Cisco retails networked hotel vision
Cisco Systems paraded its vision of the networked hotel of the future last week with the official launch of the first hotel in Ireland to offer premium IP-telephony based services.
The four star Crowne Plaza in Dublin has invested in a unified infrastructure for voice, data and video based on a single IP network to deliver services like unified messaging, high-speed wireless Net access and streaming video.
The idea is that hotels can recoup the increased costs of deploying more advanced technology (IP phones, for example, typically cost £150 and up) by generating extra revenue. Cisco has come up with a package of services for the hospitality industry, also launched last week, marking its entry into a sector which is traditionally conservative in its approach to IT.
Josephine Burdon, business development manager for hospitality at Cisco Systems, said that technology has become a means for hotels to sustain a competitive advantage. Cisco has timed its push to coincide with a projected upturn in hotel occupancy after a tough couple of years. Last year's SARS epidemic and the war in Iraq, compounded by a slowdown in the economy, hit the travel and hospitality industries particularly hard.
US four and five star hotels will soon need to provide high-speed Net access as a matter of course. Cisco argues this could be the starting point for hotels refurbishing their networks for the 21st century and so replacing a number of proprietary systems with a single system built around a common IP-based platform.
Cisco’s Burdon notes that hotels go through a refurbishment cycle of between five to seven years and are not early adopters of technology. But she makes a decent case that hotels can boost their revenue per room by plumbing money into networking kit.
That vision thang
Cisco reckons that hotels could use networking technology to create a more flexible environment to tailor room services to a guest's personal preference, such as a personalised phone directory with speed dials. Guest preferences submitted through reward card schemes could be applied more easily each time they visit a hotel in a particular chain.
Ideas like that along with more cost effective security system and electronic check-in are more for the future. Some value added services are deliverable today.
Beyond the networked fridge...
Most large hotels offer video services which generate substantial revenues; but they could generate more. By using a flexible Cisco IP infrastructure the existing manual process is eliminated and hotels can offer a wider choice of entertainment services, including digital movies on demand and an interactive portal supplying guest services.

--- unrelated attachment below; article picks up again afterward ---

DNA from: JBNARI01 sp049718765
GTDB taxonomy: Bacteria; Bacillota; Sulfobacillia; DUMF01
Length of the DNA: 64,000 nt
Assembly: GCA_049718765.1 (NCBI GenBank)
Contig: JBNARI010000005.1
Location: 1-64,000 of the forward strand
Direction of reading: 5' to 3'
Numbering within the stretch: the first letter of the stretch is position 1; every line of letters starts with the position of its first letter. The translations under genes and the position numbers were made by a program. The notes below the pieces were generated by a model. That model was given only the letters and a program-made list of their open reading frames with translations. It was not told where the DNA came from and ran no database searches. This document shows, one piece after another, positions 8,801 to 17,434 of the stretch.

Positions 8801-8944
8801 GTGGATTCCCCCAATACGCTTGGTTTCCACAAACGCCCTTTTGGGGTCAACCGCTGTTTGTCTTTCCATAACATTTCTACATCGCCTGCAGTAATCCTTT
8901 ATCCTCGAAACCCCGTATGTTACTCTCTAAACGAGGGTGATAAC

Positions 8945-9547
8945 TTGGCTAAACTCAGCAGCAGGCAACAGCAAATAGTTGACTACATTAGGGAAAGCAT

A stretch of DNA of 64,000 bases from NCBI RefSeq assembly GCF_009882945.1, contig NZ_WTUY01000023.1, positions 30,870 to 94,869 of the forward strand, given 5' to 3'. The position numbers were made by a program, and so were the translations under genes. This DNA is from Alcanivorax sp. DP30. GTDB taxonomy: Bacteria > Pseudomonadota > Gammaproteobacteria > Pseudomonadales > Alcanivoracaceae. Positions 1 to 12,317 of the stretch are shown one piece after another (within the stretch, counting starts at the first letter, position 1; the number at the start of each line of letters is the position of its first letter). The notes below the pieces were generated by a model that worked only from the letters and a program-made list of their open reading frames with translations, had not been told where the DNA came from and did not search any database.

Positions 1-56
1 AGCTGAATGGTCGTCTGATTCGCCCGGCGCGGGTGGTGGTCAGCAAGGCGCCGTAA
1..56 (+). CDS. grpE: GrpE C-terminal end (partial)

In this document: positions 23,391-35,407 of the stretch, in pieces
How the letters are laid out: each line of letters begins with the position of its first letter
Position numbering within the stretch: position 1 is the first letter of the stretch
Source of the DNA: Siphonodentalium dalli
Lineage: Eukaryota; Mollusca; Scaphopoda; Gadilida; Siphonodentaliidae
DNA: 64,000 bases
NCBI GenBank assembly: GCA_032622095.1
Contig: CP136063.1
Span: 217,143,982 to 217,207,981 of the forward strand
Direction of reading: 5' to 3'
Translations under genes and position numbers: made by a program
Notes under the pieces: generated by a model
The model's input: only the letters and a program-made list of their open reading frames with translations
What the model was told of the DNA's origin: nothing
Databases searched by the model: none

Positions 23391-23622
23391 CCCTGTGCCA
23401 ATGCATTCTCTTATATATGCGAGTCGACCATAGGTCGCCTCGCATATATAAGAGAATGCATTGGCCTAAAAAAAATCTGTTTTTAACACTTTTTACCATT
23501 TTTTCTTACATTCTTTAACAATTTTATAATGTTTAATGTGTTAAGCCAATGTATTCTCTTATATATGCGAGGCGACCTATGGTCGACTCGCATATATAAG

In the case of Crowne Plaza only six movies were on offer during our overnight stay last week. So there's no greater choice for guests although they do have the option of starting and pausing movies at any time that is absent from traditional systems. IP telephones in guest rooms give rather more extras -not least a convenient Ethernet port to use with a laptop.
The screen on the phone can be used to display ads for local restaurants and its software programmed to provide rapid dials to those outlets. Guests can set wake-up calls, either through their phone or TV. A networked fridge automatically records purchases when a guest takes out an item and remains locked when a guest is outside a room. Maids can record when a room is cleaned on the IP phone so there's operational efficiencies there too.
Cisco's system lets hotel guests access the Net through set-top boxes and their TV, but Crowne Plaza's system stops short at providing that kind of access. Wi-Fi access is available only in the five storey hotel's ground floor. Crowne Plaza has a 2Mbps pipe to the Net delivered over the kinds of long-range Ethernet technology Cisco's partners (e.g. FastWeb in Italy and Sweden's Bredbandsbolgat) have used to provide ultra-high speed Net access to residential blocks in European cities like Milan.
Crowne Plaza is arguably not using its network to its maximum potential, but financial director John O'Connor reckons the system will pay for itself within three years ,through "more profitable occupancy". After successfully pioneering advanced networking tech at Crown Plaza, O'Connor is extending the technology to other hotels.
Clontarf Castle, a twelfth-century Hotel in North County Dublin, will implement a Cisco IP Communications system which will make wireless and high speed Internet access available to all its guests from the end of March 2004.
Other chains will follow suit, says O'Connor. "Customer service expectations have gone up. Business people want Net access so they can increase their productivity when they are out of the office." ®